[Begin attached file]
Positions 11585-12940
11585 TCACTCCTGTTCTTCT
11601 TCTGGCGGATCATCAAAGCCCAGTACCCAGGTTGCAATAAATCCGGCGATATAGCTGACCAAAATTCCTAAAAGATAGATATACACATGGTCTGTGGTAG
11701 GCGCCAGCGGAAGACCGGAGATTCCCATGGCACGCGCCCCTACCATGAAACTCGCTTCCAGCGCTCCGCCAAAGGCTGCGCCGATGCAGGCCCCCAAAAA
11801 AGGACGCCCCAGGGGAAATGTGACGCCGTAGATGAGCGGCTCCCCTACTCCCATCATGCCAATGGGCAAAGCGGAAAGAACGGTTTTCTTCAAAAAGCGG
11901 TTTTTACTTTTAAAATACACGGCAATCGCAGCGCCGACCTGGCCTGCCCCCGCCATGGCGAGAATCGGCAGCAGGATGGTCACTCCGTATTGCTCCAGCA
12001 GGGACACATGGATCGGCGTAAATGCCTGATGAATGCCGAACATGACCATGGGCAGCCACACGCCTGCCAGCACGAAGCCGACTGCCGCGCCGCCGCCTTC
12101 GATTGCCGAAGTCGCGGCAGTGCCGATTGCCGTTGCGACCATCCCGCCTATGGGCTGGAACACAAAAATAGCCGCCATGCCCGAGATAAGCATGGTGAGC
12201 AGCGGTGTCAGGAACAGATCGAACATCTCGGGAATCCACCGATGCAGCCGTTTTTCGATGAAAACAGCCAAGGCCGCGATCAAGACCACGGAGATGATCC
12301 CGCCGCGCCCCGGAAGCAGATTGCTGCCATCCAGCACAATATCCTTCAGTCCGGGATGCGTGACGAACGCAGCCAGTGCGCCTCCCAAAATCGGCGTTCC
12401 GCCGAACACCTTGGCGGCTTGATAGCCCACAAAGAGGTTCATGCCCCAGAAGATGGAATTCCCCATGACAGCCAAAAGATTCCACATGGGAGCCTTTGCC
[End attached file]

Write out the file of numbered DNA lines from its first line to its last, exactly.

Positions 11585-12940
11585 TCACTCCTGTTCTTCT
11601 TCTGGCGGATCATCAAAGCCCAGTACCCAGGTTGCAATAAATCCGGCGATATAGCTGACCAAAATTCCTAAAAGATAGATATACACATGGTCTGTGGTAG
11701 GCGCCAGCGGAAGACCGGAGATTCCCATGGCACGCGCCCCTACCATGAAACTCGCTTCCAGCGCTCCGCCAAAGGCTGCGCCGATGCAGGCCCCCAAAAA
11801 AGGACGCCCCAGGGGAAATGTGACGCCGTAGATGAGCGGCTCCCCTACTCCCATCATGCCAATGGGCAAAGCGGAAAGAACGGTTTTCTTCAAAAAGCGG
11901 TTTTTACTTTTAAAATACACGGCAATCGCAGCGCCGACCTGGCCTGCCCCCGCCATGGCGAGAATCGGCAGCAGGATGGTCACTCCGTATTGCTCCAGCA
12001 GGGACACATGGATCGGCGTAAATGCCTGATGAATGCCGAACATGACCATGGGCAGCCACACGCCTGCCAGCACGAAGCCGACTGCCGCGCCGCCGCCTTC
12101 GATTGCCGAAGTCGCGGCAGTGCCGATTGCCGTTGCGACCATCCCGCCTATGGGCTGGAACACAAAAATAGCCGCCATGCCCGAGATAAGCATGGTGAGC
12201 AGCGGTGTCAGGAACAGATCGAACATCTCGGGAATCCACCGATGCAGCCGTTTTTCGATGAAAACAGCCAAGGCCGCGATCAAGACCACGGAGATGATCC
12301 CGCCGCGCCCCGGAAGCAGATTGCTGCCATCCAGCACAATATCCTTCAGTCCGGGATGCGTGACGAACGCAGCCAGTGCGCCTCCCAAAATCGGCGTTCC
12401 GCCGAACACCTTGGCGGCTTGATAGCCCACAAAGAGGTTCATGCCCCAGAAGATGGAATTCCCCATGACAGCCAAAAGATTCCACATGGGAGCCTTTGCC